Day 167 “We are one”

My first journal was a flip-the-page, week-at-a-glance calendar that my father gave me when I visited his office.  I kept it hidden under my mattress and wrote while huddled in my safe spot, between my bed and the wall.  I must have been six or seven because the sentences are very basic and I hadn’t learned cursive writing yet.  Most entries are one sentence:  Dad mad at mom.  Got an A on spelling.  Visited cousins today.

This rudimentary diary was enough to get me hooked, and then I started asking for proper ones.  Ones with little keys that I could lock, to safeguard my thoughts.

As the length of my entries grew, so too did my emotional expression.  At eight, I wrote about unfairness, and my growing anger at injustice.  Mostly, it was expressed like this:  Tommy said girls can’t play baseball.  Beat him up.  Got to play.  Leslie always gets picked first for everything.  Told the teacher that wasn’t right.  She let me go first.

The pattern that emerges through those young years is one of increasing isolation, as I discovered that I really didn’t fit in the world.  Time spent alone, and writing, increases.

At twelve, I get excused from regular English lessons to work on a novel.  Writing overtakes my life, and becomes such an intimate companion that I let go of the need for external friends.  I have stopped trying to fight my way into acceptance, and resigned myself to the fact that few people want to be friends with a nerd like me.

The summer of my fourteenth birthday, I learn that my father is a cross-dresser, and somehow I think that the world can tell by looking at me.  I start sitting at the back of the classroom, and journaling instead of taking notes.  My grades slide, but I discover the power of poetic expression.  I am a loner.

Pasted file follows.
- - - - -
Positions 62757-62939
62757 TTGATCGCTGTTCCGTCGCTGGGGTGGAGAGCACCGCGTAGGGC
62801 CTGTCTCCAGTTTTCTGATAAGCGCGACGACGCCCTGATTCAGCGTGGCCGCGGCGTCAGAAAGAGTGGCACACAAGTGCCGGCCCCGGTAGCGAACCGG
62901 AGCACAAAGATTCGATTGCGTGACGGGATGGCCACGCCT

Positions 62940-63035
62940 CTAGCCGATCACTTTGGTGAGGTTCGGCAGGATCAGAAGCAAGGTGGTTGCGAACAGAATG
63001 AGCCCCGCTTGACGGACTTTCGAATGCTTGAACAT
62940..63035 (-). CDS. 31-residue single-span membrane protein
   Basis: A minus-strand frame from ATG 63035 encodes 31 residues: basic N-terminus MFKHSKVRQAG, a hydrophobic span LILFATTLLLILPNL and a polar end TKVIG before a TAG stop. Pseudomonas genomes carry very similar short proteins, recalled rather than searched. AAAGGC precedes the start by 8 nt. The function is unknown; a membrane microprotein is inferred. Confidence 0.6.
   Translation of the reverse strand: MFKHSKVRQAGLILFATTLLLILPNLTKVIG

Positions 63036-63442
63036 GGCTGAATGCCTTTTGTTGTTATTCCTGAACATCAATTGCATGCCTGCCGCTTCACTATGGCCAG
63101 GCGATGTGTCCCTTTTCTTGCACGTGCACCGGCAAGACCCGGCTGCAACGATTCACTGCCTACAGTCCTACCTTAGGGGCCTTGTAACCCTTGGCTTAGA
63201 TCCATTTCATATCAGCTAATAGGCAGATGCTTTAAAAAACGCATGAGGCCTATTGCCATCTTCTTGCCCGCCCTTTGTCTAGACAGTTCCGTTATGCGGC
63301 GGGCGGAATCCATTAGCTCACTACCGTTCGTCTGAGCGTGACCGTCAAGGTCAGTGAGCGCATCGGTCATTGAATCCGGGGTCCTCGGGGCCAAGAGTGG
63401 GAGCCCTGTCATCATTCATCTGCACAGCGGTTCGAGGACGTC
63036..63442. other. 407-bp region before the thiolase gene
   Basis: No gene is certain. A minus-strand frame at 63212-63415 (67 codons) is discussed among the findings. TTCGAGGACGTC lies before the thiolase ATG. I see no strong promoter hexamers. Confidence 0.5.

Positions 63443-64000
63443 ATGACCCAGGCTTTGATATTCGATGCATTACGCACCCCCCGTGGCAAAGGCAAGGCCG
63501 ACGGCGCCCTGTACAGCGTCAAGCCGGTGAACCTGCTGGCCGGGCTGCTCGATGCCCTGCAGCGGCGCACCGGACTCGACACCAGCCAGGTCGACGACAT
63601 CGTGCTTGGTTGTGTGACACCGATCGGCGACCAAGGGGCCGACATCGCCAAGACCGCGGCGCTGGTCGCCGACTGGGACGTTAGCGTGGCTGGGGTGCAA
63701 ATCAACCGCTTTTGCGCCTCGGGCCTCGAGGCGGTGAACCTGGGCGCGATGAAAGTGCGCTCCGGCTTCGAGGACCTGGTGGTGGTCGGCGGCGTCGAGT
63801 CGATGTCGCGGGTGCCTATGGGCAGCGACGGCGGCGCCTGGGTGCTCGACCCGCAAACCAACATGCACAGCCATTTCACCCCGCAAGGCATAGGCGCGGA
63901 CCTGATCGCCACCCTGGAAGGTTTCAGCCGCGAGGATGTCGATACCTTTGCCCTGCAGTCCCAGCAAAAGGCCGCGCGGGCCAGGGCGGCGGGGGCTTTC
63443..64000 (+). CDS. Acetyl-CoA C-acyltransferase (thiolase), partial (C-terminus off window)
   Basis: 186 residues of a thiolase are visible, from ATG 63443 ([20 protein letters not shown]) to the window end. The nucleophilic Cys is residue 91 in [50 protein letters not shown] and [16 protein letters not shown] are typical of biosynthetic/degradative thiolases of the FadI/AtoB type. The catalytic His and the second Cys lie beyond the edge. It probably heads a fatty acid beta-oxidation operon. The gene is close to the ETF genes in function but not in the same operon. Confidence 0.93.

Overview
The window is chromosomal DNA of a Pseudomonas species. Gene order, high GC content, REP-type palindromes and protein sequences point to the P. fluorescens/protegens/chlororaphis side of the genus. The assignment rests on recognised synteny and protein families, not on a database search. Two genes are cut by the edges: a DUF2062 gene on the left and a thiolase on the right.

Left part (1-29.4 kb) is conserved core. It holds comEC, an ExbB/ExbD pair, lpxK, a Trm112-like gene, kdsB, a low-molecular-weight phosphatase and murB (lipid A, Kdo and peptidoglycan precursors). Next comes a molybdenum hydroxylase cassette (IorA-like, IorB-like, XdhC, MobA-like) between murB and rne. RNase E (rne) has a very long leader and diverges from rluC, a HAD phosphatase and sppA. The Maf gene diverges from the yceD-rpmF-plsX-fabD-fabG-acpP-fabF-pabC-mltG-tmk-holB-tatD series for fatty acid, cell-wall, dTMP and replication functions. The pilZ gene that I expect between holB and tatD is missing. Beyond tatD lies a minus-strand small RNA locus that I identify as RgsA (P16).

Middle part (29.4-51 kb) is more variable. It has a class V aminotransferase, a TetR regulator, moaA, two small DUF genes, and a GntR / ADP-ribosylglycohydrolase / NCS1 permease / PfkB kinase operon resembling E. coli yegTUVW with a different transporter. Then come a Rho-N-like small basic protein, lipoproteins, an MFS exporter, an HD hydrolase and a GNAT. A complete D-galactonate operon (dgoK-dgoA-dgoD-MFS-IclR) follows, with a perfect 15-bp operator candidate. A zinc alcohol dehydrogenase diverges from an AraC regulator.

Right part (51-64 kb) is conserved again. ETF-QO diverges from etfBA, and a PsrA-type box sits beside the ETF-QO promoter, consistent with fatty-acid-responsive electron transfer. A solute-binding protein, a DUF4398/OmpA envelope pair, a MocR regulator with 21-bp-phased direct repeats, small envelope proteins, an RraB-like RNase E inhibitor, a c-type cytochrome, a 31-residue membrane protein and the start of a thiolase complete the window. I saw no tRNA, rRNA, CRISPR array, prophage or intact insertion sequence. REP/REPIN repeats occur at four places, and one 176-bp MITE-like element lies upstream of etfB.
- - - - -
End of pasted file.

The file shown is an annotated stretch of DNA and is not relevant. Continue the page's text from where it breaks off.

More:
I never speak of what I have learned, but trying to process the information will be the topic of many entries for years to come.  Into adulthood, my daily writing consumes pages and pages, and I have now switched to three ring notebooks.  I have boxes of notebooks, labelled “Mom’s Crap” by my children.  I take them with me on every move: a piece of my soul not yet revealed.

It has only been in the past year and a half that I have ventured to share my writing with an audience, albeit unknown, through blogging.  Recently, I have received responses, and visited other blog sites, and to my delight, I have discovered that I am not alone.  There is a whole community of therapeutic writers like myself.  We write because we have to, because it is our passion, and our lifeline.

The internet has given us the opportunity to break through the barriers of our self-imposed isolation and helped us uncover commonality.

In the greater scheme of things, we are, after all, all one.

One Woman’s Quest

My Christmas present to myself this year (2011) is this blog.  Writing is so much more to me than just words on a page.  I have kept a journal for as long as I can remember, however; these past six years, as I have sought to redefine myself, I have let it go.  Consequently, I have experienced a sense of disconnect, like something has been missing from my life.  Lately, the restlessness has escalated and I find myself waking in the middle of the night, wondering at the source of this angst.  Last night I put pen to paper.  It was like reuniting with an old friend.  Today, armed with the gift certificate from Chapters that my son gave me for Christmas, I hit the book store.  I had in mind a particular book I wanted to buy for him. I didn’t find it.  What I did discover was a daily meditation book entitled, The Tao of Joy Every Day: 365 Days of Tao Living, by Derek Lin.  I picked it up, along with a few other books I thought other family members might enjoy.  In line, I opened The Tao of Joy and began to read.  My son may like this book, I decided, but this one is for me.  On the ride home the commitment formed itself:  with each day’s focus I can reflect and write.  The goal:  to find myself back on a spiritual path that sustains me; to regain equilibrium in my life.